I picked up the smallest package of wild salmon in the refrigerator case. $14.45. That one item, which took 30 seconds to put in my cart, cost more than the six items I eventually picked out on my nail-biting 45-minute Safeway shopping trip last week.
The capper had to be after checking out, when we were waiting to push our cart onto the elevator. The beefy man in front of us had a pallet of 24 cupcakes slathered with frosting in his cart, which he maneuvered with one hand while he shoved a hotdog into his face with the other.
But at Trader Joe’s I reclaimed some serenity. I realized how comforting it is to pick up all the things that you’re used to. Organic arugula, organic bran muffins, Niman pork chops, organic milk, crusty pugliese bread. They were like old friends and I was happy to see them again. Oh, Plugra butter, I missed you so! Did you miss me?
It brought home again how arduous it is to bend your meals around buying only what’s on sale. There’s no groove, no pattern – only that desperation to get the most for the least.
Now comes confession time. I stuck religiously to the Challenge the entire week – until my last meal. We had promised to attend a potluck dinner, and I decided it would just be too uncool to take a plastic tub with my last piece of chicken and final florets of broccoli. Or to show up with nine servings of oatmeal as my contribution.
I made the appetizer I’d offered to provide – halved green figs from the farmers market, spread with a dab of soft blue cheese and wrapped with a band of prosciutto. I felt like the kitchen staff preparing for a society shindig.
And, after a week with no chocolate, I decided to whip up a batch of super-rich brownies to take along, too. I was even willing to share them!
My total for the day, counting my remaining dinner ingredients: $2.91. My grand total for the week: $17.81. With the ingredients I’d purchased for my $21, I was also able to feed my husband three dinner entrees and 1½ lunches, plus I had surplus oatmeal. I won’t be eating it any time soon.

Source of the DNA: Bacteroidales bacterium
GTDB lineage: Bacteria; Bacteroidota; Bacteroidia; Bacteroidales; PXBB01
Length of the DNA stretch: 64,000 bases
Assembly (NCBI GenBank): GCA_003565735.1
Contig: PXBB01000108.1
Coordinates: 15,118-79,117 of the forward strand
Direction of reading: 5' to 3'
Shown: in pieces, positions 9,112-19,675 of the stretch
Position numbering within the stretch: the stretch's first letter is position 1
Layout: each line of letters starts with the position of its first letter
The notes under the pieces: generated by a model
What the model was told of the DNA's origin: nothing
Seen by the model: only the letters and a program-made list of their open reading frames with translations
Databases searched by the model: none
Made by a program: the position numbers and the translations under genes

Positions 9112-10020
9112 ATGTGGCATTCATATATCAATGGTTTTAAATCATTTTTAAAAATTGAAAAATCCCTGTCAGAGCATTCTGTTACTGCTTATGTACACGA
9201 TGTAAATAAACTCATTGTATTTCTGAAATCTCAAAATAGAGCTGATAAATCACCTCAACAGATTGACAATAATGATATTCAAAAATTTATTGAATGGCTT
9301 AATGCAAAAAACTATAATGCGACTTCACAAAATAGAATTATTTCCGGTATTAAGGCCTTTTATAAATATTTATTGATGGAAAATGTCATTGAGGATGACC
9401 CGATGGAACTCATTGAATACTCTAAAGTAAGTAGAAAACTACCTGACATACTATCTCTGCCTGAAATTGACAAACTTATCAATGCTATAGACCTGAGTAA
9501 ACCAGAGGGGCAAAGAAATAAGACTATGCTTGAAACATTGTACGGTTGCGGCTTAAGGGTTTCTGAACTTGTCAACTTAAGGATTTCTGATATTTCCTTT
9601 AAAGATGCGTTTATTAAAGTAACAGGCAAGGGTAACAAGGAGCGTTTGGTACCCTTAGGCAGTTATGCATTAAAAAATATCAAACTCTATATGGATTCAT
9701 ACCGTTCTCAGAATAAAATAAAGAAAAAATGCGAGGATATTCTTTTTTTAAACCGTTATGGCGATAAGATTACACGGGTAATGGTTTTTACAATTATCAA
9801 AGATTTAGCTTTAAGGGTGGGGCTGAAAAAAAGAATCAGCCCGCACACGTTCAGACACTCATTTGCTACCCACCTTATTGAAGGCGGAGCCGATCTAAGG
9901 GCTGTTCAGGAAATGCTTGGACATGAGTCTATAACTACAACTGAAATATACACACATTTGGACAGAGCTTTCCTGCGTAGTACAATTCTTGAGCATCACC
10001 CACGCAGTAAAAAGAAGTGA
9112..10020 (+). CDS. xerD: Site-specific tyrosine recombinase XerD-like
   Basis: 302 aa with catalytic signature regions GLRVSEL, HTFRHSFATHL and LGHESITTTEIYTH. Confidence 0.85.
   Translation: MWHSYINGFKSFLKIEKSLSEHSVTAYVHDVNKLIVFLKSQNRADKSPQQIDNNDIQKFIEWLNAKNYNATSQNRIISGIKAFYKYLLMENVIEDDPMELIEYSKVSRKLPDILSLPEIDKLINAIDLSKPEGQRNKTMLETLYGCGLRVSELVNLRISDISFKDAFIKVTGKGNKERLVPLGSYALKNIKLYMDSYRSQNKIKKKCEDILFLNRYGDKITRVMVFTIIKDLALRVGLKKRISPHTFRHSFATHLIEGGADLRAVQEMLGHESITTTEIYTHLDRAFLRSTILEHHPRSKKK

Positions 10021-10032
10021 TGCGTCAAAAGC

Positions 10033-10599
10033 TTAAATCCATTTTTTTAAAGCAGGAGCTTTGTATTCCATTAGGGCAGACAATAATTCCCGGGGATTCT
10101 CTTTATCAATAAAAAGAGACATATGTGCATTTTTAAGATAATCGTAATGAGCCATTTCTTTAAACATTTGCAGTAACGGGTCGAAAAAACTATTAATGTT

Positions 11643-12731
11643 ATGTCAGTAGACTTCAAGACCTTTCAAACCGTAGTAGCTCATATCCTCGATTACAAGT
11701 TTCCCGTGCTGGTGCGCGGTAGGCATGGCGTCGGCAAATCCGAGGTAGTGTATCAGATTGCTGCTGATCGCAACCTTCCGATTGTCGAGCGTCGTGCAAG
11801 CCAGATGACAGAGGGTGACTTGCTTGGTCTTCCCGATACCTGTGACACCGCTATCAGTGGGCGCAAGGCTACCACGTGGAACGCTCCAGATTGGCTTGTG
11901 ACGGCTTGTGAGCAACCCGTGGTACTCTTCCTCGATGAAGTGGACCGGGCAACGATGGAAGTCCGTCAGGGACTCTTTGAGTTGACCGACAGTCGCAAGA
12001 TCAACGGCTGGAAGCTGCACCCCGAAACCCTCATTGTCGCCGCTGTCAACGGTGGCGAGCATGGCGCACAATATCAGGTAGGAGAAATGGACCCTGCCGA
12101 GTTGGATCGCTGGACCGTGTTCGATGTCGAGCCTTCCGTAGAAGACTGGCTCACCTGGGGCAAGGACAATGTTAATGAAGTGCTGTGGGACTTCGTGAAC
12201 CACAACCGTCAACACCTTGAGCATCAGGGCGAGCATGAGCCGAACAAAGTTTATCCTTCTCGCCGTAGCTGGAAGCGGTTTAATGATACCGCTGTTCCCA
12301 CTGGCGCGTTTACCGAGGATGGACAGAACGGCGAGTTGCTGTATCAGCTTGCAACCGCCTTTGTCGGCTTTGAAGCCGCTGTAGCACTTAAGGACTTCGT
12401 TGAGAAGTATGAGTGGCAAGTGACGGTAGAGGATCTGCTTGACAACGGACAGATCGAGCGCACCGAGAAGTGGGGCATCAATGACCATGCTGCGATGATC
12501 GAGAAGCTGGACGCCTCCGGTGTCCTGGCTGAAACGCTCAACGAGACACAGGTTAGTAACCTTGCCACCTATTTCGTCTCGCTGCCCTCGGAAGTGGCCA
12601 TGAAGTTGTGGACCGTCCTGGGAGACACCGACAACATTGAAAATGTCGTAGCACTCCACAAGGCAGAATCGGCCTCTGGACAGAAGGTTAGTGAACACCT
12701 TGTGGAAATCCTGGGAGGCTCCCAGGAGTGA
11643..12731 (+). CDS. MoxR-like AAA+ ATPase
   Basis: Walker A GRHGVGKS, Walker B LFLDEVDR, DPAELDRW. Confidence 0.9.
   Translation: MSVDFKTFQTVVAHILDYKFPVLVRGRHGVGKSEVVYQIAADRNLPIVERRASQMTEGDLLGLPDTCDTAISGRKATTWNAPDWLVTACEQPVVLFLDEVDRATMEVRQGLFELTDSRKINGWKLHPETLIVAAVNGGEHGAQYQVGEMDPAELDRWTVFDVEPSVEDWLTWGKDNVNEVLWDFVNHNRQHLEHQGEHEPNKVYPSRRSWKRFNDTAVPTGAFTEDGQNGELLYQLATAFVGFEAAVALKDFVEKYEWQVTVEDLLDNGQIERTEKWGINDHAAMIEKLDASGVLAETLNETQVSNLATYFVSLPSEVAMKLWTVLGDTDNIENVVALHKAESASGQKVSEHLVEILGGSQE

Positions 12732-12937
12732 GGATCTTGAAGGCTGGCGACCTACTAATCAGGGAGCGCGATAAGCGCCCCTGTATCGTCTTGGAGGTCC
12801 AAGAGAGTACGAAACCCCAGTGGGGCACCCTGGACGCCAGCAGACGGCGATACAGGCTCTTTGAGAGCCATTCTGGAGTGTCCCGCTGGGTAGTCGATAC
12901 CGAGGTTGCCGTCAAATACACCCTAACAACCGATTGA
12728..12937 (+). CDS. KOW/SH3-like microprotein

As I sipped my first glass of wine in seven days, I felt like a guilty Cinderella who got to go to the ball but didn’t deserve it. I told my friends about the Hunger Challenge and described my scintillating menu for the week. And then I dug into grilled lamb chops, mâche salad with goat cheese, CSA-box green beans with fresh lemon zest, corn pudding and homemade peach-ginger-cardamom ice cream.
At the end of the meal, I didn’t even have room for that brownie I’d been craving. I didn’t really miss it, either. I realized I could have a brownie the next day, the day after, or the day after that. I could probably have a brownie whenever I wanted for the rest of my life.
But I don’t think I’ll ever forget about the people who can’t. Because looking at the world with hungry eyes for one short week, I’ve seen what a struggle it must be for those who live this challenge for real. That bitter taste of inequity will season everything I eat for a long time to come.
♥ Learn about the San Francisco Food Bank.
♥ Read the blogs of people taking the Hunger Challenge. There’s a blogroll here.
♥ Donate and receive a special thank you gift!
1. Click on donate to go to the donation page.
2. Fill out the necessary info and make a donation of $50 or more.
3. About 2/3 of the way down the form, look for a header that says, “Food Drive/Event Information (not required)”
4. Use the drop-down box to select “Bloggers Hunger Challenge,” so we’ll know you are participating.
5. Be one of the first 12 people to donate $50 or more and you’ll receive a brand new free cookbook as a thank-you.